Subject(s)
COVID-19 , Vaccines , COVID-19 Vaccines , Health Personnel , Humans , Nursing Homes , RNA, Messenger/genetics , SARS-CoV-2
3.
Aging Clin Exp Res ; 33(11): 3151-3160, 2021 Nov.
Article in English | MEDLINE | ID: covidwho-1469796

ABSTRACT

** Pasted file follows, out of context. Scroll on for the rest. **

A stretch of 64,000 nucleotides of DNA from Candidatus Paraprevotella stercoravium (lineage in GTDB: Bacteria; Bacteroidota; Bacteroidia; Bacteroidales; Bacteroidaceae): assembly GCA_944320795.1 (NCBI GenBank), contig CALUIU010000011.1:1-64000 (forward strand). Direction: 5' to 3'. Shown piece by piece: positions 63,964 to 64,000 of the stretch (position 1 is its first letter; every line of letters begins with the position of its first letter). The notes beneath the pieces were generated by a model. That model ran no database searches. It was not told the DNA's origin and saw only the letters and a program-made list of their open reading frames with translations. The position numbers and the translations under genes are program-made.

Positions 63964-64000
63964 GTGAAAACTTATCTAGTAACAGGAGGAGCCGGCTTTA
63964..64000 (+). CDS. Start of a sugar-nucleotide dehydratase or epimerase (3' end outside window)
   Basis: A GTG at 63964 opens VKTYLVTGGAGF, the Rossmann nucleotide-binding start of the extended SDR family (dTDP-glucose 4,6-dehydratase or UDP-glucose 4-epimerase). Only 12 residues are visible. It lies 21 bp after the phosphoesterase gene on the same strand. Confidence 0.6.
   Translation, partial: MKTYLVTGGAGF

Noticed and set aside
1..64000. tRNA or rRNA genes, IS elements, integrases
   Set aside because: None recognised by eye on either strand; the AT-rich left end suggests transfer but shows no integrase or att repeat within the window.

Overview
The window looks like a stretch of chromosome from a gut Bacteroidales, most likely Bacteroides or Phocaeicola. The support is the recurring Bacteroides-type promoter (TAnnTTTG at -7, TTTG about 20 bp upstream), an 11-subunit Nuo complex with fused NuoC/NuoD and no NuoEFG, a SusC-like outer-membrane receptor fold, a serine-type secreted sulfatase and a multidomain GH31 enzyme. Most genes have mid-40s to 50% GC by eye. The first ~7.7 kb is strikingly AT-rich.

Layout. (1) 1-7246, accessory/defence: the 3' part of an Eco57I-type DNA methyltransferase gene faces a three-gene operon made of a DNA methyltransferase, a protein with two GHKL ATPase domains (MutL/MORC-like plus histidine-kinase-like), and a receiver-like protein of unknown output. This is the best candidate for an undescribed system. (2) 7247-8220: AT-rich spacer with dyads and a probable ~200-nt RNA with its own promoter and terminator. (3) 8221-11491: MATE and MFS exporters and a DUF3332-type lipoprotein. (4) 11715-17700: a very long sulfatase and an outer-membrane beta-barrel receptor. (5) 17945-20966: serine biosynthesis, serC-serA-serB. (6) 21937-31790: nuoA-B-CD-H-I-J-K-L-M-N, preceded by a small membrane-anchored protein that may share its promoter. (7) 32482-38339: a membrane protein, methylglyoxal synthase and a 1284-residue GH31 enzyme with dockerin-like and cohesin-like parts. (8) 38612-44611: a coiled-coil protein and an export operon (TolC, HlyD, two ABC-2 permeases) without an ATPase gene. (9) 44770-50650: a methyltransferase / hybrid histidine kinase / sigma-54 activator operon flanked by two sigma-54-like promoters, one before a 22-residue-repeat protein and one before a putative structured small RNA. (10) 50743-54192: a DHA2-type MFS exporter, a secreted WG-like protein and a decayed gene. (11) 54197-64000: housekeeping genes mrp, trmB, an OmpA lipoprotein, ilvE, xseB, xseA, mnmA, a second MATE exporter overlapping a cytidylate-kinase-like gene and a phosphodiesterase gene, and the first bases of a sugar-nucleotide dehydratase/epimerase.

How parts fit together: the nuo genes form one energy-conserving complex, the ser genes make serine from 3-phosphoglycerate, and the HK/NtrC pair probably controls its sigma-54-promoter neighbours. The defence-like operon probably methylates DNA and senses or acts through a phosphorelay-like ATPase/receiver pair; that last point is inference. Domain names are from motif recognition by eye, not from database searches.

BACKGROUND: The BNT162b2 SARS-CoV-2 mRNA vaccination has mitigated the burden of COVID-19 among residents of long-term care facilities considerably, despite being excluded from the vaccine trials. Data on reactogenicity (vaccine side effects) in this population are limited. AIMS: To assess reactogenicity among nursing home (NH) residents. To provide a plausible proxy for predicting vaccine response among this population. METHODS: We enrolled and sampled NH residents and community-dwelling healthcare workers who received the BNT162b2 mRNA vaccine, to assess local or systemic reactogenicity and antibody levels (immunogenicity). RESULTS: NH residents reported reactions at a much lower frequency and lesser severity than the community-dwelling healthcare workers. These reactions were mild and transient with all subjects experiencing more local than systemic reactions. Based on our reactogenicity and immunogenicity data, we developed a linear regression model predicting log-transformed anti-spike, anti-receptor-binding domain (RBD), and neutralizing titers, with a dichotomous variable indicating the presence or absence of reported reactions which revealed a statistically significant effect, with estimated shifts in log-transformed titers ranging from 0.32 to 0.37 (all p < 0.01) indicating greater immunogenicity in subjects with one or more reported reactions of varying severity. DISCUSSION: With a significantly lower incidence of post-vaccination reactions among NH residents as reported in this study, the BNT162b2 mRNA vaccine appears to be well-tolerated among this vulnerable population. If validated in larger populations, absence of reactogenicity could help guide clinicians in prioritizing vaccine boosters. CONCLUSIONS: Reactogenicity is significantly mild among nursing home residents and overall, subjects who reported post-vaccination reactions developed higher antibody titers.